Building Blocks of Sports Nutrition

The goal of sports nutrition is to tailor a person’s diet to support their athletic performance. Sports nutrition is a science and can require some trial and error to find the best approach for each person individually. For example, there are a lot of factors that can influence a person’s sports nutrition. Some of those factors include age, body composition, food intolerances, food allergies, which sport they play, lifestyle factors, socioeconomic status, and more.

Food is Fuel

Calories have gotten vilified over the years, and food companies have been working tirelessly to try slash as many calories as possible out of their products. Meanwhile, calories are simply a unit of energy, and they are essential for life. The food we eat gives us energy in the form of calories. Sports nutrition aims to find a perfect balance between calorie intake and calorie expenditure.

Each of us has a unique number of calories that our body requires in order to fuel our brain to think, our heart to beat, and our lungs to breath. This is called our Basal Metabolic Rate (BMR), and this is the number of calories our body would burn at rest. If we expend extra energy through activity, and especially exercise, we would need to eat more calories than our BMR. Here is a great article that goes into more detail about BMR.

So, from a sports nutrition point of view, an athlete would need to eat: their BMR + calories to cover their activity of daily life + calories to cover their exercise during training + calories for recovery.

Consuming the right amount of calories is especially essential in order to provide enough energy for our heart to pump enough oxygen and nutrients out to our skeletal muscle. Fun fact: approximately 30% of our energy expenditure is used to fuel skeletal muscle alone. Check out some of dietitian approved recommendations for healthy pre-workout and post-workout snacks.

Sports Nutrition vs. General Healthy Eating

Healthy eating for athletes is slightly different than healthy eating for the general public. There are some nutrients in particular that athletes require more of. Sports nutrition emphasizes sources of carbohydrates, protein, as well as electrolytes and water. Therefore, healthy eating for athletes would need to satisfy these increased needs.


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Probably the most important nutrient when we are thinking about sports nutrition. Carbohydrates (carbs) are the body’s main energy source. So, if our diet is too low in carb, our muscles will lack strength and our neurological signals between our brain and muscles will slow down. A general rule of thumb is that 50-60% of an athlete’s calories should be coming from carbohydrates.

Working with a Registered Dietitian with experience in sports nutrition is essential in order to find that balance between too little and too many carbohydrates. The goal would be to top-off your glycogen (stored carbs) in your muscles and liver, as well as having enough carb to spare to use for energy at the moment.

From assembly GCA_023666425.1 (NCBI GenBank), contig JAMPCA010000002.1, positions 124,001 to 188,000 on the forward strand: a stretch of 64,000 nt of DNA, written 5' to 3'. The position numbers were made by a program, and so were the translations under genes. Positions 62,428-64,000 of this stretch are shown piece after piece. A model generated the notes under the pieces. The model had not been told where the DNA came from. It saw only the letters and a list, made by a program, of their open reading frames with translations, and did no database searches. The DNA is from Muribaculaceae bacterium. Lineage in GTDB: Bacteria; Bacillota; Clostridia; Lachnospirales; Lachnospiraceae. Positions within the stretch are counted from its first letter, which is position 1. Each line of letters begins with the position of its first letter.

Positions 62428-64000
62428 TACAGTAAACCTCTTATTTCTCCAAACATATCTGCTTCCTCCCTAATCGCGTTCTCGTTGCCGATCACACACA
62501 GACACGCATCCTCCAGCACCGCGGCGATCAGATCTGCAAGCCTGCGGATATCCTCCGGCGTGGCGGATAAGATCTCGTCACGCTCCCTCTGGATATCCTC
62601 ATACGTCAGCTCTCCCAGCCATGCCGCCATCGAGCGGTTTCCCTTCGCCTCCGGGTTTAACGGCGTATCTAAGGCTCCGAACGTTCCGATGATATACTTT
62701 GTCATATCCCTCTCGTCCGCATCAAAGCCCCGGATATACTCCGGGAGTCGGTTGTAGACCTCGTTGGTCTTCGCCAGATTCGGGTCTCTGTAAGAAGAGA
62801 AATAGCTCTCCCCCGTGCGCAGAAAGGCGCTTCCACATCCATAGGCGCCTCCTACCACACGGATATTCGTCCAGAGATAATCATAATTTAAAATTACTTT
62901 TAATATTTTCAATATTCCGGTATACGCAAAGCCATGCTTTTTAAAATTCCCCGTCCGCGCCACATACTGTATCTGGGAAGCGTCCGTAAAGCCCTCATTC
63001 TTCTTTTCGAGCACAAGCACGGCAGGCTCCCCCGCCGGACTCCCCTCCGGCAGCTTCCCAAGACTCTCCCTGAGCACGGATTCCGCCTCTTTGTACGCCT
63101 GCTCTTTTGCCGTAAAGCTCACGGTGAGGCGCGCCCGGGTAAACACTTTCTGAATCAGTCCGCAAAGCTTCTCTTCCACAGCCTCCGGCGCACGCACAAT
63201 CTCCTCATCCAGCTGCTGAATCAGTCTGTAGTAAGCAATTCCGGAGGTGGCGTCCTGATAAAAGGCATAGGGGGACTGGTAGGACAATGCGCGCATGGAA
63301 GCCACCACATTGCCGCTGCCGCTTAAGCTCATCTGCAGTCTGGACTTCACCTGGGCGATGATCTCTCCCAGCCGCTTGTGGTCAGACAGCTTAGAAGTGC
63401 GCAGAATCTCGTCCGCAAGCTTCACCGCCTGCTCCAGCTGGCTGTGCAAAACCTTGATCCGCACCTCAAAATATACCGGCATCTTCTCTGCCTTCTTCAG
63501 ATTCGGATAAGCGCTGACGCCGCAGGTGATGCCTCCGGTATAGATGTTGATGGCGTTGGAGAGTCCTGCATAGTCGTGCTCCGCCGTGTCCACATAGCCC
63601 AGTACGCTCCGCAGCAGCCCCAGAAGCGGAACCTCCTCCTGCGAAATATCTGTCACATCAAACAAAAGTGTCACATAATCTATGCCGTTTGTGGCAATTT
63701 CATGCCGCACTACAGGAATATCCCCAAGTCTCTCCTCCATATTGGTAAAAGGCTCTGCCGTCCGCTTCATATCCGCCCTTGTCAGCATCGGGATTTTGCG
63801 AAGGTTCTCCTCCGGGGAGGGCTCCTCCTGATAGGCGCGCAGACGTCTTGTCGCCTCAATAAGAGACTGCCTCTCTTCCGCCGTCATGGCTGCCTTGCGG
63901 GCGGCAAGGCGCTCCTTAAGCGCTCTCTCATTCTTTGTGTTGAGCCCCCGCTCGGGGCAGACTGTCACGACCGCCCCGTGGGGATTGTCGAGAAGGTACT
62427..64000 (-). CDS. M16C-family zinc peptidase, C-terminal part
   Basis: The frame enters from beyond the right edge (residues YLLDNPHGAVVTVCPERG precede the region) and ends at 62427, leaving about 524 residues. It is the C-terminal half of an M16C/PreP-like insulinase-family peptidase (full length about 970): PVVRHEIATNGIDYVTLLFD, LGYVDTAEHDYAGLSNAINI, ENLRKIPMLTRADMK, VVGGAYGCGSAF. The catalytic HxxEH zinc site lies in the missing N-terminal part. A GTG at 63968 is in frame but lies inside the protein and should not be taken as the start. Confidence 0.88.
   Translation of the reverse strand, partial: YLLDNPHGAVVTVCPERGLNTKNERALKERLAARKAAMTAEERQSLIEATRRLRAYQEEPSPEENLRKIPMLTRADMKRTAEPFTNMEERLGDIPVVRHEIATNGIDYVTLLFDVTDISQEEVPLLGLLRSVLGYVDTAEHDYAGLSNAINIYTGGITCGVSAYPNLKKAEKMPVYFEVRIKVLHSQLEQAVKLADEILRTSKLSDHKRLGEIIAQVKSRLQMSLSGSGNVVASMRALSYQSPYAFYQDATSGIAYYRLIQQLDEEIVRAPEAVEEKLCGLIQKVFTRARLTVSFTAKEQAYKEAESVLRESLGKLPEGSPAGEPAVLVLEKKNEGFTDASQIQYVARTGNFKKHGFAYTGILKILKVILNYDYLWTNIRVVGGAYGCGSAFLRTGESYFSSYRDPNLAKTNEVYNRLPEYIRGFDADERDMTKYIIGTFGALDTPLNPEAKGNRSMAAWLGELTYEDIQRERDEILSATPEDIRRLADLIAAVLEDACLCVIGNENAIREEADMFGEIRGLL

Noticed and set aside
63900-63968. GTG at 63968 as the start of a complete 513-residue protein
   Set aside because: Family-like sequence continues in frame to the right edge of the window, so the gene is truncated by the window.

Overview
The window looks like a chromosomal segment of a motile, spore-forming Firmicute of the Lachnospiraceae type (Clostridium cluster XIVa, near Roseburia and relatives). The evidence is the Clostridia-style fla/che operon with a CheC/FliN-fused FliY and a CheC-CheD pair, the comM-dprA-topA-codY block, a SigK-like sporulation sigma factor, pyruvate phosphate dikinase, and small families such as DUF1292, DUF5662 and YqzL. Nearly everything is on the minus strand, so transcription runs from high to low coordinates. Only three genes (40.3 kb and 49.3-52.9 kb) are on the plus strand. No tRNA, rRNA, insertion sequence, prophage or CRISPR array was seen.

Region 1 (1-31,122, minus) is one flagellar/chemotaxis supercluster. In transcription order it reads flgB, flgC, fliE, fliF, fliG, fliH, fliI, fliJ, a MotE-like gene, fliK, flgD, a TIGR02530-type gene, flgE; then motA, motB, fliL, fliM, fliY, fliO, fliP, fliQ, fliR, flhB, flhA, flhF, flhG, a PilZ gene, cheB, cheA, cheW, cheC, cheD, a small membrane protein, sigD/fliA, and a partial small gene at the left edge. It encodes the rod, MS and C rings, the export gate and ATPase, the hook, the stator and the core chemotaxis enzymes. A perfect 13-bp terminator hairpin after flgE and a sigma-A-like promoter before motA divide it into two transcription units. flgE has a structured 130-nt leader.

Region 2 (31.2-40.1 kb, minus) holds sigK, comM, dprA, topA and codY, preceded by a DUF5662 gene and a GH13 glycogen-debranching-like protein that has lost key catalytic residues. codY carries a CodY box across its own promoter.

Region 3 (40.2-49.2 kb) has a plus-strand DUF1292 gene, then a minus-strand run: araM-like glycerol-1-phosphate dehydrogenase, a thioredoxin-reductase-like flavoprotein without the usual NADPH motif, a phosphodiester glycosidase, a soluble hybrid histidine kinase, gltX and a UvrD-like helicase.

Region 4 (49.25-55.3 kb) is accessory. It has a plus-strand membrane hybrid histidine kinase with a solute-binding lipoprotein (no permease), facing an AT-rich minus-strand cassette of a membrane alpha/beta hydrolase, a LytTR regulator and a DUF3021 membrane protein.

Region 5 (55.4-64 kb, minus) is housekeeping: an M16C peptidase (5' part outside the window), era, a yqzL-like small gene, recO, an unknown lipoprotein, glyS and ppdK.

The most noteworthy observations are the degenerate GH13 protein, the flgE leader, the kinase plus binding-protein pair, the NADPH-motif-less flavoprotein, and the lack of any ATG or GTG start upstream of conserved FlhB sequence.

Protein is extremely beneficial not because it builds muscle but because it repairs muscle. For most athletes, getting enough protein is not a problem because Americans already consume enough (and sometimes more) protein then they need to.

All in all, eating a balanced diet is very important for everyone but especially for athletes because their bodies go through more wear and tear, so they require more nutrients to reduce the risk of chronic diseases. For example, osteoporosis develops from insufficient calcium and Vitamin D and occurs in many female athletes who don’t consume enough of this micronutrient. Sports nutrition also emphasizes eating meals and snacks throughout the day to help give active individuals consistent energy and help them recover from long, intense workouts without feeling sluggish or burnt out the next day.

Lastly, healthy eating will help athletes develop a healthier relationship with foods. Athletes are at a higher risk for developing an eating disorder compared to the general public. So, it is important that sports nutrition includes fun foods into an athlete’s routine, and discourages using labels such as “good” and “bad” foods.

By implementing recommendations from a sports dietitian, you will eventually see how food and fuel can increase your performance and help you to feel more confident in your choices.

Electrolytes: Sodium, Potassium, and Magnesium

Electrolytes are essential for our muscles to contract and relax normally. When our electrolytes are imbalanced, we get muscle cramps.

We lose electrolytes when we sweat, so athletes who sweat a lot during their workouts have higher electrolyte requirements compared to the general public. The supplement industry advertises many different sports drinks and gels to replenish an athlete’s electrolytes, however, you can get electrolytes from food!

Sources of Sodium

  • Salted nuts
  • Pickles
  • Whole-grain pretzels

Sources of Potassium

  • Bananas
  • Spinach
  • Lima beans

Sources of Magnesium

  • Almonds
  • Avocado
  • Tofu

Make an appointment with our sports dietitian nutritionist today! Our contact number is 301-474-2499 or you can visit our contact us page.

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Rebecca Bitzer loves to empower Registered Dietitian Nutritionists (RDNs) and their clients.  Co-author of Welcome to the Rebelution: Seven steps to the nutrition counseling practice of your dreams and  Taste the Sweet Rebellion: Rebel against dieting.

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